Polygon Treehouse’s excellent adventure game Röki is out today, and as you may have seen from my Röki review, I was rather enamoured with it. It’s a lovely, heartwarming and beautiful-looking game, but its soundtrack deserves special mention as well. Composed by Aether, Röki’s music is full of poignant and exquisite melodies that really drive home the game’s folkloric roots and fairytale environment, so I thought I’d pick out a couple of my favourite tracks below. Come on in and have a little listen.
Tales From The Forest
The tune you’ll probably hear most in Röki’s second chapter, Tales From The Forest plays in the glistening snow groves of its enchanted woodland. Its soaring flute somehow makes the thick, silhouetted trees seem even taller as Tove jogs through the snowy undergrowth beneath, and the way it twists and overlaps with the accompanying violin makes it sound like birdsong whistling through the canopy up above. Combined with the running flurries of trilling ornaments bubbling away beneath it, this track is full of wide-eyed wonder that absolutely nails Tove’s childlike perspective on the world.
The old church in Röki’s forest is a huge, imposing wooden building, weighted down by thick snow drifts and crowned with wooden gargoyles on its tall, pointed roofs. A few lopsided gravestones covered in moss lie scattered in the courtyard, and a troll lies still and silent by the stone wall, long since turned to a petrified husk to pose any threat to young Tove. It’s empty and deserted, but a sense of foreboding still hangs heavy in the air, a feeling brilliantly captured by the old-school tonewheel organ Aether uses in the track Forgotten Church. There’s an old kind of solemnity to this style of organ music, and the way it seamlessly takes over from the main forest music when you enter its vicinity makes it suddenly feel like you’ve stepped into a very different realm.
There is a great sadness hanging over Nokken’s tale. A monster created in the depths of a lake, Nokken is one of the many creatures Tove encounters on her journey through the forest, and there is something strangely hypnotic about their musical motif. Is it chanting? Is it the sound you make when you swirl your finger round a half-full glass? Whatever it is, it immediately grips you in a kind of trance, leaving you powerless in its grasp. But even when the drums and the bells kick in to give it a sense of urgency and momentum, there’s no menace here, no sinister undertones. Maybe this monster isn’t so monstrous after all?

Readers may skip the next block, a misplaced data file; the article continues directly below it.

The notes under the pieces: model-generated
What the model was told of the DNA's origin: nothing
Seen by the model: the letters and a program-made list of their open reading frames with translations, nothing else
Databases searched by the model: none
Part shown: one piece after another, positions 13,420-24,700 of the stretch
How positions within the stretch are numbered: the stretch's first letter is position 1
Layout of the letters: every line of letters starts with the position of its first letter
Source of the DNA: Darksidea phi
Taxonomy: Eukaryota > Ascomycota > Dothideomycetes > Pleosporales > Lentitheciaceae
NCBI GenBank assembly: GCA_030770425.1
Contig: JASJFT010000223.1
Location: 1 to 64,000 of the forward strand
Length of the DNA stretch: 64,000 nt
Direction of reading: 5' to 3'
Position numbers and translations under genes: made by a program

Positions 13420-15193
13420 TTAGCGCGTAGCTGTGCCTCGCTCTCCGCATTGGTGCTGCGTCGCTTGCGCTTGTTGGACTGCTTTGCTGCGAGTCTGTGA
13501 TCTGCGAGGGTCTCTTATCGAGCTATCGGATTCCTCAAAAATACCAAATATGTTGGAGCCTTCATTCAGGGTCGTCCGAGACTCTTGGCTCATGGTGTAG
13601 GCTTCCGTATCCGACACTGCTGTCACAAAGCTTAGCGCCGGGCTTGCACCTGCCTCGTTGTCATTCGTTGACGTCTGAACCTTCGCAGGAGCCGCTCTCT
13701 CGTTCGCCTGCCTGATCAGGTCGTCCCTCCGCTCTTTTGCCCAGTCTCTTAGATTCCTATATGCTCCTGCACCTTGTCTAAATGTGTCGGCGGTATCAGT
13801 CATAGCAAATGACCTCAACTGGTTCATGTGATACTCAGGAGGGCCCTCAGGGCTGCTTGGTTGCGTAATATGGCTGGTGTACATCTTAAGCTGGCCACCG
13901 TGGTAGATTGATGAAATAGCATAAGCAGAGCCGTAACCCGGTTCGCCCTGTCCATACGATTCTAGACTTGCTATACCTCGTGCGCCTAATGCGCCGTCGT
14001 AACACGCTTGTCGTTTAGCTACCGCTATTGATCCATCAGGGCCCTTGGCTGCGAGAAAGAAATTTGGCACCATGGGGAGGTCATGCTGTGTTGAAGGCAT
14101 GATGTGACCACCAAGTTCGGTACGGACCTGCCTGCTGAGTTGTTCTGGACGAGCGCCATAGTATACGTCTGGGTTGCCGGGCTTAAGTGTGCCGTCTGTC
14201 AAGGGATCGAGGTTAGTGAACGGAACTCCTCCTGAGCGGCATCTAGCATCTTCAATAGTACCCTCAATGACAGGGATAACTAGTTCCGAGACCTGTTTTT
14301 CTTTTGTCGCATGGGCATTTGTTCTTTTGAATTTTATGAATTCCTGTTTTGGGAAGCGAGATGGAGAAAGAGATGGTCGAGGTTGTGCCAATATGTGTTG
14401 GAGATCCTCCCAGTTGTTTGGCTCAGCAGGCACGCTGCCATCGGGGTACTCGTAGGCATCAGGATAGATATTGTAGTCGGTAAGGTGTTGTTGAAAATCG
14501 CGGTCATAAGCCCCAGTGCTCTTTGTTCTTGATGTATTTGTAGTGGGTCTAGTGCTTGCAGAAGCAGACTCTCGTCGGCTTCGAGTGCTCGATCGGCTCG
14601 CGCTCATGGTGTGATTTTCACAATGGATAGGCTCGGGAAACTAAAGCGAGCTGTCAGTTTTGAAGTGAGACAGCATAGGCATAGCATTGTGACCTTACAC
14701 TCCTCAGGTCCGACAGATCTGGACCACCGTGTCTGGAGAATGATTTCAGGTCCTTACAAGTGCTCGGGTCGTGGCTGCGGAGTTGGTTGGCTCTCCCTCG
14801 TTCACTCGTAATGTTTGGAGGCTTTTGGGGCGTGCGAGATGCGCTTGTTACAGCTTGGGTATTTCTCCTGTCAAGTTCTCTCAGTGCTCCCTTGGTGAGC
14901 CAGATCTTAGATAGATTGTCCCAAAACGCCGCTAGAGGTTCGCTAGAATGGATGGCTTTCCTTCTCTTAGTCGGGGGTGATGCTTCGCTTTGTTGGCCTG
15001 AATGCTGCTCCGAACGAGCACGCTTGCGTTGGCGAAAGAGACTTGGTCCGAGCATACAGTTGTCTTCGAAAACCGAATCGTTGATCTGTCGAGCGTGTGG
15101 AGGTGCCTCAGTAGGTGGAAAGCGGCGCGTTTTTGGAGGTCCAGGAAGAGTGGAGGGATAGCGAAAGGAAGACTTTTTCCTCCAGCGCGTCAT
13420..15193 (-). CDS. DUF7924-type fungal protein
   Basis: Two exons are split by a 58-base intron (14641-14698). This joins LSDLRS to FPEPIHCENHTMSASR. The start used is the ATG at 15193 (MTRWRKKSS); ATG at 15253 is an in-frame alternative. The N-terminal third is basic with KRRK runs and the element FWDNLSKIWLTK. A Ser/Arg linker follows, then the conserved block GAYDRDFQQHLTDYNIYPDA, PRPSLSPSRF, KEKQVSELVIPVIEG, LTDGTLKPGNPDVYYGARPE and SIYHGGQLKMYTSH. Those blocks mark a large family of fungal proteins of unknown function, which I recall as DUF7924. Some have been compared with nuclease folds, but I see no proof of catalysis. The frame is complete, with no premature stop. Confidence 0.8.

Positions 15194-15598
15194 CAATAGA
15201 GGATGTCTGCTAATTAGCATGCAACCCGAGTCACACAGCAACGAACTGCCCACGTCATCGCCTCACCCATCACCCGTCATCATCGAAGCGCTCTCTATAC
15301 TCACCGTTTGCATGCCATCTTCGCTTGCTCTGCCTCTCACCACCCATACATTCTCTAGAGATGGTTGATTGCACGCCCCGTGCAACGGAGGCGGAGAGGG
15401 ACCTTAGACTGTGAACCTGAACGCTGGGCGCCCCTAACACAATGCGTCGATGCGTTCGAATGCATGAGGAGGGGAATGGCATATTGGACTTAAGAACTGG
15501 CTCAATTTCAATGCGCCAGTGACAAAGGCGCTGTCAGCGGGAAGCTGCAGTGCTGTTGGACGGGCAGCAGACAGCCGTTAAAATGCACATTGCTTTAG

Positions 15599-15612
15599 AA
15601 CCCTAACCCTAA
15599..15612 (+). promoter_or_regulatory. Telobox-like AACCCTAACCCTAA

A Father’s Path
You get the feeling that Tove’s dad is maybe a little bit useless when it comes to the whole parenting thing at the start of the game, but as the story goes on, you start to understand why. There is a relentless kind of urgency to A Father’s Path, and a determination to never give in. The glockenspiel (or maybe vibraphone?) just keeps going on and on, running through the same sequences as if it’s fighting to find a way forward. But it’s also tinged with frustration as the guitar twangs and slices through that delicate melody floating above it. There is hardship here, but ultimately, I think there is also a great deal of hope here, too.
One of the bonus tracks in Röki’s soundtrack, Bedtime Stories actually plays near the very beginning of the game when Tove puts her little brother Lars to bed. With her dad snoring away by the fire, it’s left to Tove to read Lars a story to send him off to sleep, and hot damn do I love a good, gentle piano melody. I’m a real sucker for these kinds of sentimental tunes, and its warm, lilting notes feel like a big, cosy hug, especially when the accordion yawns in around the 30 second mark to give your heart a literal squeeze.
If you like what you hear, then you can listen to the rest of Röki’s soundtrack on all your usual streaming services, including Spotify, Apple Music, Amazon Music and the likes, and Polygon Treehouse have even made a lovely double-sided turquoise vinyl of it, too, which you can currently pre-order.